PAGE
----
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Title page for ETD etd-06112015-145152


Type of Document Dissertation
Author Kane, Britnie Delinger
Author's Email Address britnie.kane@gmail.com
URN etd-06112015-145152
Title Concept Development through Practice: Preservice Teachers Learning to Teach Writing
Degree PhD
Department Learning, Teaching and Diversity
Advisory Committee
Advisor Name Title
Dr. Ilana Seidel Horn Committee Chair
Dr. Kevin Leander Committee Member
Dr. Melanie Hundley Committee Member
Dr. Sandy Solomon Committee Member
Keywords
  • secondary education
  • teacher education
  • practice-based teacher education
  • concept development
  • teacher learning
  • writing instruction
  • English education
Date of Defense 2015-05-26
Availability unrestricted
Abstract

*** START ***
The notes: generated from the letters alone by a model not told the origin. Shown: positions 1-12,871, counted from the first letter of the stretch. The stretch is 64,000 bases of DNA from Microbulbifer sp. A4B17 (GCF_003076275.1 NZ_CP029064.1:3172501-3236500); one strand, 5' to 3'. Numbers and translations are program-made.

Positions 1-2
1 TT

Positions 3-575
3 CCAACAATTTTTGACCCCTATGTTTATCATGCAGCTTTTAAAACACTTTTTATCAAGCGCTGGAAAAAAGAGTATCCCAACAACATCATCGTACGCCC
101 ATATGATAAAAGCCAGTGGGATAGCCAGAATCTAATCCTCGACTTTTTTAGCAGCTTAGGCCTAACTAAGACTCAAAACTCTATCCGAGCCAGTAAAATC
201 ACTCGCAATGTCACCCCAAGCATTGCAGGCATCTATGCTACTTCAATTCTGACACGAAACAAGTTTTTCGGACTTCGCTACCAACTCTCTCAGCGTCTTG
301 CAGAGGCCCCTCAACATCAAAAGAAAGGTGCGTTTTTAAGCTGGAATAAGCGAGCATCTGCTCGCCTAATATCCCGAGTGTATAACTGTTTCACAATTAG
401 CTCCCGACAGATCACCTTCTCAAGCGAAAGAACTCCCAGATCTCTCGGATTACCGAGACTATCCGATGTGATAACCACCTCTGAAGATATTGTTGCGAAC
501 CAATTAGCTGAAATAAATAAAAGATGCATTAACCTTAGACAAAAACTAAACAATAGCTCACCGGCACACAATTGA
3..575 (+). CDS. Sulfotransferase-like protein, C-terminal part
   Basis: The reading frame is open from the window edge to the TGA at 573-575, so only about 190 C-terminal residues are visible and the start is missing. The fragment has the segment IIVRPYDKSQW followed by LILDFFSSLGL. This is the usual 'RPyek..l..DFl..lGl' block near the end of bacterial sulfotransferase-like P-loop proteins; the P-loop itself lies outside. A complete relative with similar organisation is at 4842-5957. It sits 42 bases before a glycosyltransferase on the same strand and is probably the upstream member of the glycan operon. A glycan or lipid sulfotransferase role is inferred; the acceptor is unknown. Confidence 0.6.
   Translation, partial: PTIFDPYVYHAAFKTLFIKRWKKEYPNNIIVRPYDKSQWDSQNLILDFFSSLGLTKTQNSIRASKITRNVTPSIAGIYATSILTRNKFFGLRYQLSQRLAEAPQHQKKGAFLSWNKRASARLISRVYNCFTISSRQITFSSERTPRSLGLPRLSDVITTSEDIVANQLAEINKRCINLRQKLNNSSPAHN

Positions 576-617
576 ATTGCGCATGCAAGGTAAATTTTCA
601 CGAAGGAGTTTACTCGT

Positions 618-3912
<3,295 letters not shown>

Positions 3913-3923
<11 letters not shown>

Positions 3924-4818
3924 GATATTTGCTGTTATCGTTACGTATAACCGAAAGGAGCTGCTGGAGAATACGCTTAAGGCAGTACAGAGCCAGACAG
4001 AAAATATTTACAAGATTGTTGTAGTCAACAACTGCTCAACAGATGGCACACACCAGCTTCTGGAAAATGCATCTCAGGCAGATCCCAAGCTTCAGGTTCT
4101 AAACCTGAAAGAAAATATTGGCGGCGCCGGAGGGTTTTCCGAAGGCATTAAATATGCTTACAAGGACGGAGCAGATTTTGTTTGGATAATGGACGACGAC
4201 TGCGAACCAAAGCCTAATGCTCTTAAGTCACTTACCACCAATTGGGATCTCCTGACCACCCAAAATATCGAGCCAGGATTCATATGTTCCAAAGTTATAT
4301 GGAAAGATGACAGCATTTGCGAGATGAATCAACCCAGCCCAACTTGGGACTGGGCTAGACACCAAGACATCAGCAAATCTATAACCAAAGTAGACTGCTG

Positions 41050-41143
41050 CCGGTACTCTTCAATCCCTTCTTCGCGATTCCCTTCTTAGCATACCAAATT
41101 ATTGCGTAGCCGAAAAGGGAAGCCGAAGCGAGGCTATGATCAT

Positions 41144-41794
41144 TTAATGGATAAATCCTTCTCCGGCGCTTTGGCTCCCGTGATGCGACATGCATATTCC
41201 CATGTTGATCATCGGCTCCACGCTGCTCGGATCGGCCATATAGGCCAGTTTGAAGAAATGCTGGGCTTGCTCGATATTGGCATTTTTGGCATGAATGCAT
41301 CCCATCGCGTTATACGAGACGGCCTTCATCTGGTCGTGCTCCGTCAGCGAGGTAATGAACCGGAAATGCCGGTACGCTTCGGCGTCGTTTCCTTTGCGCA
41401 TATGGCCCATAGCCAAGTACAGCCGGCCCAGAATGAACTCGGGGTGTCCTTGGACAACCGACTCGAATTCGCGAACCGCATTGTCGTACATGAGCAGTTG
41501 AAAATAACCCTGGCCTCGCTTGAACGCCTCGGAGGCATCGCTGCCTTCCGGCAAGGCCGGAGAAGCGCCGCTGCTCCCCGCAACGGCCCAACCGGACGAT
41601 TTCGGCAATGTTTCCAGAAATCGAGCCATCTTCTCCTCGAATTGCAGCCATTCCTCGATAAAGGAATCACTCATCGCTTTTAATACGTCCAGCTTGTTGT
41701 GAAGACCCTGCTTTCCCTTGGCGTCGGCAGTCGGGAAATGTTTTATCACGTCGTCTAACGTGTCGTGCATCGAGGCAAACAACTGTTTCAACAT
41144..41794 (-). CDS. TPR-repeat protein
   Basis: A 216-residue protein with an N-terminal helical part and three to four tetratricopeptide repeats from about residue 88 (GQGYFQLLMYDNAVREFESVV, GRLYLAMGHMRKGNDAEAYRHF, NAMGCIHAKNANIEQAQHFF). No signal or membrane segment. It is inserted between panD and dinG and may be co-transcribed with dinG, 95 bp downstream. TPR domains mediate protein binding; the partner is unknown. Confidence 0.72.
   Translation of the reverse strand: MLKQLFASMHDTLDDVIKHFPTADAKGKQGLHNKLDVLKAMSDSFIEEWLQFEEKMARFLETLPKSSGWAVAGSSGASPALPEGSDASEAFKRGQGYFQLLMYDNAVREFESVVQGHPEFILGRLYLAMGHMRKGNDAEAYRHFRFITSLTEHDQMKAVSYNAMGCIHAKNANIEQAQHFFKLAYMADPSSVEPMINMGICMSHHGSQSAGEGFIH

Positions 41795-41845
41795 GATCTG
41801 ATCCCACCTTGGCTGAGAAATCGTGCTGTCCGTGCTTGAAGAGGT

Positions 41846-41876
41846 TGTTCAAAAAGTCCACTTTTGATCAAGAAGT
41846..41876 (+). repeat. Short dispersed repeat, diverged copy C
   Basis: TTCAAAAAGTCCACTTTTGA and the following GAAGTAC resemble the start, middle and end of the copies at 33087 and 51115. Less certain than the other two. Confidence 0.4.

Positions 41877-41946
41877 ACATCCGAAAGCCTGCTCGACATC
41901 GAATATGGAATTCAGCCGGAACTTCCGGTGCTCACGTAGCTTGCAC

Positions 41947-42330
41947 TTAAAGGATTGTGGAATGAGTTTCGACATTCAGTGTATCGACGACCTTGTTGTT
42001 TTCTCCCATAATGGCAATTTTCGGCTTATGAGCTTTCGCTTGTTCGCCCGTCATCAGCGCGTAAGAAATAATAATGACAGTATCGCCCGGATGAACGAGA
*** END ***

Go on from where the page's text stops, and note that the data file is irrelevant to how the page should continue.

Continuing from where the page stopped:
This work contributes to an ongoing conversation about how practice-based teacher education might be designed to support preservice teachers’ professional judgment, particularly in the area of writing instruction. By synthesizing research on practice-based teacher education with sociocultural understandings of concept development and work on how writing teachers learn to teach writing, I offer three design conjectures about how preservice teachers might be supported to teach writing in intellectually rigorous and equitable ways. I then used discourse analysis to investigate preservice teachers’ concept development in a methods course which used these design conjectures. Finally, I followed preservice teachers into their student teaching placements, using discourse analysis to understand how they developed concepts about writing instruction through their practice. I found that preservice teachers developed concepts about a core teaching practice, making student thinking visible, in combination with other ideas about writing instruction that arose in the contexts in which preservice teachers taught writing. Thus, teaching concepts develop ecologically—in relation to one another, to the cultural and historical discourses and practices that characterize particular contexts for teaching, and—most importantly—to students. Findings contribute to research on how teachers learn to teach writing, to research on concept development in teaching, and to broader conversations about the potential and limits of practice-based approaches to teacher education.
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